I stand corrected (trash collection)

I usually let loose dogs Benji and Mocha (aka Choco Mocha Latte) to run with Syd and Gundy’s five dogs in the Villar Wilderness,1 but Benji’s still limping a bit from the accident, so I like to give him rest days. Which means walking each individually a few bocks around here on a leash while the other, forced to stay home, howls and cries and whimpers incessantly. Hard for Susan, and hardly a rest for me: after ten minutes, Benji finally ceases to be the equivalent of trying to restrain a runaway garden tractor. Mocha, on the other hand, is like a turbocharged small garden tractor with defective steering: slightly less forceful, but constant veering from left to right, making choking noises, and of course the classic back-right/cross/forward left wrap-the-walk-human-in-the-leash maneuver. Exactly what Benji did, but not something he taught Mocha. I thik that move is more instinctual.

Point is, I took them different directions, carefully selected rocks in pockets for the occasional loose and aggressive (if only playfully) neighborhood dog.

So I saw new stuff. After commenting yesterday on how often the trash containers have been emptied, in contrast to the recycling containers, this:

overflowing waste bin, Atlántida Uruguay

While it is true that most of the “dumpsters” near us have been well serviced, obviously some haven’t . Another day for this one, a few blocks from here, and no doubt there will be bags on the ground, eagerly torn apart by dogs, cats, and comadrejas (possums).

May be there was extensive waste from a party (as in this post), but it doesn’t look like that. Seems like one “they” forgot about. Notice the sliver of white in the lower right – that brush is piled on top of a discarded refrigerator. Maybe that has something to do with it?

1 In case you’re new here, this refers to 100+ hectares of no-man’s land, sandy scrub brush, islands of pine forest, seasonal water holes, cow pasture, burnt eucalyptus trunks, sand roads used by horses and motos/quads, punctuated by inexplicable trash deposits I have documented often, all north of the Ruta Interbalnearia in Villa Argentina.

Funny thing happened at the recycling bin

I don’t recall when “they” introduced the recycling bins, probably 2012 or so. I see no particular pattern in emptying them; frequently, as recently, they become so overfilled that I simply throw recyclables in the trash bins. I’m sure “they” still go through trash as I documented in a post on 24 March 2012, which appears to have disappeared (500: internal error – bleh).

Where Syd and Gundy live, “they” have done away with the corner “dumpsters” and assigned each house two wheeled containers. One day a week “they” pick up trash, another day recyclables. I question the logic and economics , but no one is asking my opinion (especially the guy who sold the town council 1,000 wheeled household containers).

recycling containers, Atlántida Uruguay

After the last recyclables overflow event, these signs appeared in the bin near us: “Please only recyclables. No trash!”

sign on recyclables bin, Atlántida, Uruguay

Which raises a question: when the recycling bins are consistently overflowing and the trash bin nearby is not, what exactly transpired to evoke this response?

A further question to ask is what Ave Fenix, an organization addressing drug addiction, has to do with the recycling program?

I guess the answer is, it’s a different Ave Fenix. (Ave Fénix=Phoenix.)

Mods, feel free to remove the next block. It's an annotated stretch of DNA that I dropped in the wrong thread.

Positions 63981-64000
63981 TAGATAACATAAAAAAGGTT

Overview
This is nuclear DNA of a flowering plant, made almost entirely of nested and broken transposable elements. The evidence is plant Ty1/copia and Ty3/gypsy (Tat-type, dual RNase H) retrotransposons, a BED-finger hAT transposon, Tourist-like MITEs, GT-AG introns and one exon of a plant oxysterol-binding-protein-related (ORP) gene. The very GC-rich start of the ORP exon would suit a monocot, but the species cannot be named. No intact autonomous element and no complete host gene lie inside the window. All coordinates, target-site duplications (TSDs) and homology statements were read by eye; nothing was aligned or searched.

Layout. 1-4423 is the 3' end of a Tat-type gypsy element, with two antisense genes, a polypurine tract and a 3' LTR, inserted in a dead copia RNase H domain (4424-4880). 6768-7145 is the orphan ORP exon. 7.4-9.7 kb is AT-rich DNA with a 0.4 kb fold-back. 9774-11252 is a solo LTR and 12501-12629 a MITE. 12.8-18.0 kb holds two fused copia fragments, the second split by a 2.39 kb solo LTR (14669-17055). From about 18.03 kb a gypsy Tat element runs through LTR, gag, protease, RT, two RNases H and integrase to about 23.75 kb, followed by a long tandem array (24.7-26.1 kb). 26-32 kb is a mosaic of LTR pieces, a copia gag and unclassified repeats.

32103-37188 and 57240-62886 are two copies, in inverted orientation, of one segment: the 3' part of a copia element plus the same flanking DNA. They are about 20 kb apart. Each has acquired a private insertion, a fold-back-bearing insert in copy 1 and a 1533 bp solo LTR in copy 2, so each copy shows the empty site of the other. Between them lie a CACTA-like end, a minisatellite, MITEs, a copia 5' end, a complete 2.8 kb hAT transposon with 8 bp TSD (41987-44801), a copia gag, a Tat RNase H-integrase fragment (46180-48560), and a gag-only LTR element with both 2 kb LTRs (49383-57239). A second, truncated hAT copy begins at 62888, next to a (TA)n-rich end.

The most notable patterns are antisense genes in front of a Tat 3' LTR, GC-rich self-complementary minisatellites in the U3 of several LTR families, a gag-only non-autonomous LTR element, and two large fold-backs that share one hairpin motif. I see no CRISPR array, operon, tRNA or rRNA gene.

Unrelated, I also learned today (via an article from 2014) that given RGB images for print projects, best not to convert them to CMYK before placing in InDesign documents. Fascinating, no?

For these two revelations, you are – from the bottom of my heart – most welcome.



Tug of war

Remember that cue little new puppy in December?

Tug of war
01 December 2017


Revisiting a pet peeve

Yes, I have written about this before: here and here (with a cute catch at the end of the latter).

Retrograde Uruguay supermarket checkout

Once again, we’re forced to leave a wide space between us and the customer before, because the cashier is convinced the only function of the “next customer” divider bar is its use as a switch to stop the conveyor belt.

Even after eight plus years here, I still find this incredible.

Situational awareness (lack thereof)

I was talking with a woman in the feria (street market) yesterday, who wanted to know where I was from and what I thought of Uruguay. It’s very tranquilo, she said, a common theme and indeed what made the country so attractive to us, especially after the noise and chaos of Mexico.

But there’s a flip side to that tranqui attitude, which is a lack of situational awareness. People block the entrance and exit of the supermarket as they stop to chat, completely unaware of anyone else; drivers at speed follow the car before them at a distance of 1/2 second, guaranteeing catastrophe should anything unexpected occur; pedestrians step into the street and then look to see if there might be approaching traffic.

And I don’t know if this is uniquely Uruguayan — I can imagine it’s more a Latin American thing — there are the supermarket aisles. More than once I’ve tempted to tap the shoulder of a Tienda Inglesa employee stocking shelves, and point out that if they moved their shopping cart just 20 cm this way they could block the entire aisle, instead of just 75% of it. But alas, sarcasm is not a thing here.

Here’s a recent gem.


A store employee has lost interest in stocking shelves, and despite the wide aisles of Tienda Inglesa (unlike Disco), manages to leave the shopping cart in exactly the place where it can maximally obstruct traffic. The fact that the store was relatively empty at the time might have influenced this “thinking.”

But more likely, there was simply no thinking at all. Just wandered off to some other task, or mate break, or ….